MICHIGAN EDUCATION DIGEST
Volume V, No. 37
Sept. 16, 2003
http://www.educationreport.org/pubs/med/

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Contents of this issue:
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* Philanthropist may withdraw Detroit charter offer
* Oakland district to return misspent funds
* President Bush praises new U.S. education data tracking system
* East Detroit Schools' accountants failed to report embezzlement
  scheme
* Bay Mills opens nine charter schools
* Anonymous donor places restrictions on school funding offer
* ANNOUNCEMENT: The Mackinac Center for Public Policy's 16th
  Annual High School Debate Workshops 2003
* ANNOUNCEMENT: MSU Policy Briefing on "Educating Michigan's
  Youth"
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PHILANTHROPIST MAY WITHDRAW DETROIT CHARTER OFFER
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LANSING, Mich. — A Detroit business owner said he might withdraw
his offer to fund 15 new charter schools if Gov. Jennifer
Granholm foils legislation that would allow his offer to be
implemented.

Philanthropist Bob Thompson this summer offered $200 million
through his charitable foundation to build 15 new charter high
schools in Detroit if the Legislature passed a bill to allow more
charters to be built. Thompson said he is confident the bill
will pass the governor's office. "This is a good governor. She
has her heart set on this thing. She really wants this to work,"
he told the Detroit Free Press.

The money would have several stipulations attached to it,
including a 90 percent graduation rate and student achievement.
"I'm not going to be involved with mediocrity," said Thompson.
_______
SOURCES:
Detroit Free Press, "Detroit could lose offer of charter
schools," Sept. 15, 2003
http://www.freep.com/news/education/thomp15_20030915.htm

Mackinac Center for Public Policy, "Time to Stop Beating Up on
Charter Schools," November 2002
http://www.mackinac.org/4864

Mackinac Center for Public Policy, "The Impact of Limited School
Choice on Public School Districts," July 2000
http://www.mackinac.org/2962

Mackinac Center for Public Policy, "Charter Schools Don't Need
More Michigan Department of Education 'Oversight,'" August 2003
http://www.mackinac.org/5670


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OAKLAND DISTRICT TO RETURN MISSPENT FUNDS
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WATERFORD, Mich. — The Oakland intermediate school district (ISD)
announced plans to return $20 million in special education
funding to local districts to restore trust with local districts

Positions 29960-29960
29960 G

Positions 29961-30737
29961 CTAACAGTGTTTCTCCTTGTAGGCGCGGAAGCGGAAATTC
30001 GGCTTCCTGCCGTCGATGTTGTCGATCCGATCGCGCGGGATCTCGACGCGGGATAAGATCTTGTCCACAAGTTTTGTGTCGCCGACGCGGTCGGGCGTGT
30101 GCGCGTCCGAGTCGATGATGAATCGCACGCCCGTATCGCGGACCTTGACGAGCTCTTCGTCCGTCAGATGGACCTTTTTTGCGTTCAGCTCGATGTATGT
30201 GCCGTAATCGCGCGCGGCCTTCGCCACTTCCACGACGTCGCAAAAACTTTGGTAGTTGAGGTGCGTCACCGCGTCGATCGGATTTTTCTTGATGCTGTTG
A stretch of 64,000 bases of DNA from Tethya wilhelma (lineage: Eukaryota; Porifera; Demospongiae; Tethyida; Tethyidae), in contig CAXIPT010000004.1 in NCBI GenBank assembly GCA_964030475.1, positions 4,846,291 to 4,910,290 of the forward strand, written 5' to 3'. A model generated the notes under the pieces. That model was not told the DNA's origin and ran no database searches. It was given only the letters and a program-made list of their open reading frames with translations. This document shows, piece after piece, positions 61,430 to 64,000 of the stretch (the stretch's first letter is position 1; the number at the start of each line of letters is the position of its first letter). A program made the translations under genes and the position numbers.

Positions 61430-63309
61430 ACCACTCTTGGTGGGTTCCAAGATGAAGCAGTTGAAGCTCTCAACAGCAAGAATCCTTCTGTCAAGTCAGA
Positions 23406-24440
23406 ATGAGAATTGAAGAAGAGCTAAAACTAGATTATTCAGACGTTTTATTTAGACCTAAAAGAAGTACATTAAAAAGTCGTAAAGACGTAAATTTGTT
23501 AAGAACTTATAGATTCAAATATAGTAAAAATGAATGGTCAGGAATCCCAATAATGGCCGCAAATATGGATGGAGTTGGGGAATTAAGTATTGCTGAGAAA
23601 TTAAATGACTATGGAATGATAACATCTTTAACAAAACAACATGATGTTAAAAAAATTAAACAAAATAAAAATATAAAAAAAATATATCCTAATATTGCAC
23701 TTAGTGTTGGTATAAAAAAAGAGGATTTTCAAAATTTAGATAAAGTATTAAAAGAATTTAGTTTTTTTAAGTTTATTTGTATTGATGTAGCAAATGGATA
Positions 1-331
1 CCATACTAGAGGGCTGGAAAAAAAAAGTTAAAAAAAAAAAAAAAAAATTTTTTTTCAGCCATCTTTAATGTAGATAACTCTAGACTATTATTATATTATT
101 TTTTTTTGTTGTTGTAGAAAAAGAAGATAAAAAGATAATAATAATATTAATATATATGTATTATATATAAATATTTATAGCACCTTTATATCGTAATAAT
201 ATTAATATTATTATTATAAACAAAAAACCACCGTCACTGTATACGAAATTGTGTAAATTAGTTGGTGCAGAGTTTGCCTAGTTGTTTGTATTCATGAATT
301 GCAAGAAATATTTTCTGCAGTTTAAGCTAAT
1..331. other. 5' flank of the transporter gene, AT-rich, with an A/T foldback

after a rash of financial scandals.

A recent audit of the Oakland ISD showed that the district spent
$18 million meant for special education to help build a $30
million administration building. The return of the funding is "a
good start because we're talking some major dollars," Holly Area
School District Superintendent Kent Barnes told the Detroit Free
Press. "But is there going to have to be greater oversight with
the Oakland ISD, greater accountability to restore trust?
Probably so," he added.

But some think that the district cannot redeem itself, even if it
gives back the money. "I don't think anything they do will make
the situation better," said Darlene Janulus, Rochester Community
School Board secretary. "The only thing that will make a
difference is for the people who were responsible to step aside."
_______
SOURCES:
Detroit Free Press, "Oakland Schools to return special-ed funds,"
Sept. 10, 2003
http://www.freep.com/news/education/ois10_20030910.htm

Mackinac Center for Public Policy, "Eliminate Intermediate School
Districts," August 2003
http://www.mackinac.org/5678

Michigan Education Report, "What Are Intermediate School
Districts?" Winter 2000
http://www.educationreport.org/2709


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PRESIDENT BUSH PRAISES NEW U.S. EDUCATION DATA TRACKING SYSTEM
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JACKSONVILLE, Fla. — Last week, President Bush praised the
creation of a new education data tracking system to help parents
and policy-makers assess student achievement under the 2001 "No
Child Left Behind" education reform law.

The $55 million system will consolidate education statistics from
every state into a single database for purposes of tracking and
analysis. The project is sponsored by the U.S. Department of